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Factual vs. Interpretive Knowledge

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Presentation on theme: "Factual vs. Interpretive Knowledge"— Presentation transcript:

1 Factual vs. Interpretive Knowledge
Factual Knowledge -- facts & statistics Interpretive Knowledge -- nuances surrounding facts & statistics; interpreted within the context of the culture

2 What is culture? the total range of activities and people.
the combination of learned meanings, values, norms and customs shared by a society

3 How do we get culture? learned through the process of socialization
social learning results in shared expectations, norms norms are used to evaluate objects, people and events Cultures & subcultures

4 Components of culture Material culture Social institutions
Belief systems (Humans & universe) Aesthetics Language

5 Religion and Its Impact on Marketing Practice
Protestant Religion – stresses hard work and frugality Judaism – stresses education and development Islam – focus on rules for social interaction Hinduism – encourages family orientation and dictates strict dietary constraints Buddhism – stresses sufferance and avoidance of worldly desires

6 Cultural Values - Hofstede’s Research
Individualism/Collectivism Power Distance Uncertainty Avoidance Masculinity/Femininity Need Gratification

7 Individualism/Collectivism
Extent to which a country values independence of self vs. loyalty to others Example: Japan: Collectivist – impt to know one’s place; don’t shame family, avoid standing out U.S.: Individualist – express yourself (Cingular Wireless) & your opinions; show status (American Express); be an individual (Dr. Pepper)

8 Power Distance High PD: A society’s expectation that power/status is distributed unequally Example: India: High PD, caste system, hierarchy; strong dependence of lower social classes on higher classes; respect for authority U.S.: Low PD, people are created equal; ok to question or even defy authority

9 Masculinity/Femininity
Values for achievement/success (masculinity) vs. values for caring & quality of life (femininity) Examples: Scandinavian countries: feminine – not supposed to hurt feelings; respect the loser, or underdog U.S.: masculine – winning important, in your face; competition and aggressiveness count

10 Uncertainty Avoidance
The extent to which uncertainty and ambiguity are considered threatening Examples: Germany: high uncertainty avoidance – a structured education system with lots of rules, experts specialize in distinct areas with recognized qualifications U.S.: low uncertainty avoidance – liberal arts and general business degrees are valued; anyone can be an expert because there are no rules to define expertise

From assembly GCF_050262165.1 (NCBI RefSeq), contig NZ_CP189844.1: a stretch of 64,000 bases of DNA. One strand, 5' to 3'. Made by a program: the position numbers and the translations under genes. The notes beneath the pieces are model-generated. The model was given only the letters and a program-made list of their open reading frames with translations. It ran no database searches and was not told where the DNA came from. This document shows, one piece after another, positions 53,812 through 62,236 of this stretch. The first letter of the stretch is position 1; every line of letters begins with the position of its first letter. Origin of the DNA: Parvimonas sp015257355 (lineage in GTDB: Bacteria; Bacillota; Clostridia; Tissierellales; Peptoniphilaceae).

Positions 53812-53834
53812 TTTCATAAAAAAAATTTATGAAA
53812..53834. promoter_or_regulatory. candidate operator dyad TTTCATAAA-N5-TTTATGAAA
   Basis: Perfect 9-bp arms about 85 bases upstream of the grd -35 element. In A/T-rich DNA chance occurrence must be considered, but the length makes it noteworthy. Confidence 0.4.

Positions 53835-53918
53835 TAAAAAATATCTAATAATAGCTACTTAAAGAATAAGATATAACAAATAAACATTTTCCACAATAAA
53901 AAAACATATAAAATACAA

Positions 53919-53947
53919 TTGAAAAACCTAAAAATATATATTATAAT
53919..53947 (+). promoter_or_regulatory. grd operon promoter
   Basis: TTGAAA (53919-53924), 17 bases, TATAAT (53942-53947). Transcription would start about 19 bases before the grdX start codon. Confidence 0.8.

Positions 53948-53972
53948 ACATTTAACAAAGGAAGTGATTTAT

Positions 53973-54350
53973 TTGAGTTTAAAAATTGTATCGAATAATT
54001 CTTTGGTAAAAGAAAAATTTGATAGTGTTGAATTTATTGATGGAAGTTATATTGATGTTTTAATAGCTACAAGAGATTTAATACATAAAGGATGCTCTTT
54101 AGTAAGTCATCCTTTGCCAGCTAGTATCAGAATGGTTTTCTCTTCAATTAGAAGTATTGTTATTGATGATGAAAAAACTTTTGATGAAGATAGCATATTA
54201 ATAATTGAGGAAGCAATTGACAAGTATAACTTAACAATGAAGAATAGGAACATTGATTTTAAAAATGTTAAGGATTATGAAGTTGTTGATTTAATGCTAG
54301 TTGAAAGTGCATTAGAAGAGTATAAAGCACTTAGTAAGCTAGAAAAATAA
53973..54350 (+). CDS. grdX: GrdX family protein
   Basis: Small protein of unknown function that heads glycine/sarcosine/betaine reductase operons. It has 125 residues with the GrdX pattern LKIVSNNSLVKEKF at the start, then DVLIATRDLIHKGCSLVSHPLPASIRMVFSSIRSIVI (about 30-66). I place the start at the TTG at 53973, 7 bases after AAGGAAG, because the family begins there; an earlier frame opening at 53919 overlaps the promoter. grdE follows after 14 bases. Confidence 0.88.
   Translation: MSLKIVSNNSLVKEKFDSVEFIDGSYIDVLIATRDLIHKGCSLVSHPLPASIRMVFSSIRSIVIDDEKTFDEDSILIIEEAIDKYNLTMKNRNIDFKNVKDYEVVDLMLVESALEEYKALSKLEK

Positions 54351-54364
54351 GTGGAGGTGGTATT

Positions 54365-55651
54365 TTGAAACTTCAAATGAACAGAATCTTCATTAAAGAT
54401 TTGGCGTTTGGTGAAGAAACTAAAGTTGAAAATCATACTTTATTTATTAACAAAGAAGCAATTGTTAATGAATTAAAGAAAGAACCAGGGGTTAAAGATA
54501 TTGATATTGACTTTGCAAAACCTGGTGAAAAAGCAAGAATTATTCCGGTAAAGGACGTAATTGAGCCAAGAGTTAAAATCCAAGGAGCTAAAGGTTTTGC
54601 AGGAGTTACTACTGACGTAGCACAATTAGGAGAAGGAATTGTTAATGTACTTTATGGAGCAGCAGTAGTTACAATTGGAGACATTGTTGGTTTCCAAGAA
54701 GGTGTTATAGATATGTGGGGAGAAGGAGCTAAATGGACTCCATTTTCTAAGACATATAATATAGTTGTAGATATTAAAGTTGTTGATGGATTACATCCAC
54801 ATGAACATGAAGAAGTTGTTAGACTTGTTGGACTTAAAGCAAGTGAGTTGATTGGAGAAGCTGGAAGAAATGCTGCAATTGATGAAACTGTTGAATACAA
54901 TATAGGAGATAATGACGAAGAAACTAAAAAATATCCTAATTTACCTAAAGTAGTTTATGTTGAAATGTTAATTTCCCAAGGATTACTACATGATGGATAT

11 Long-term Orientation
The extent to which a country exhibits pragmatic planning for future vs. “live for the moment” short term perspective Examples: China: LT orientation – values perseverance, thrift, respect for tradition U.S.: ST orientation – values immediate gratification; initiative and entrepreneurship; innovation

12 Hofstede’s Cultural Dimensions
U.S. Values Individualism: Independence Low power distance: Equal opportunity Masculinity: Power, success, winning Low uncertainty avoidance: Obsession with change; new & better Short term orientation: Credit card culture Japanese Values Collectivist: group harmony High power distance: status, loyalty to superiors Masculinity: power, success (but don’t flaunt it) High uncertainty avoidance: structure, job hierarchy Long term orientation: cash culture De Mooij, Marieke (1998). Global marketing and advertising: Understanding Cultural Paradoxes. Thousand Oaks, CA: Sage.

13 National/Regional Character
Different cultures have different approaches to these concepts. Time Orientation Socializing Gender Roles Status Concern and Materialism Management outlook Communication

14 High vs. Low Context Cultures
Low-Context cultures: What is said is precisely what is meant High-Context cultures: The context of the message is more meaningful: the message source his or her standing in society or in the negotiating group level of expertise tone of voice body language

15 Cultural Norms Norms are derived from values and defined as rules that dictate what is right or wrong, acceptable or unacceptable Imperatives customs that must be recognized and accommodated What an outsider must or must not do Exclusives customs that outsiders should not attempt to adopt Adiaphoras customs that are optional but still appreciated What an outsider may or may not do

16 Business Ethics

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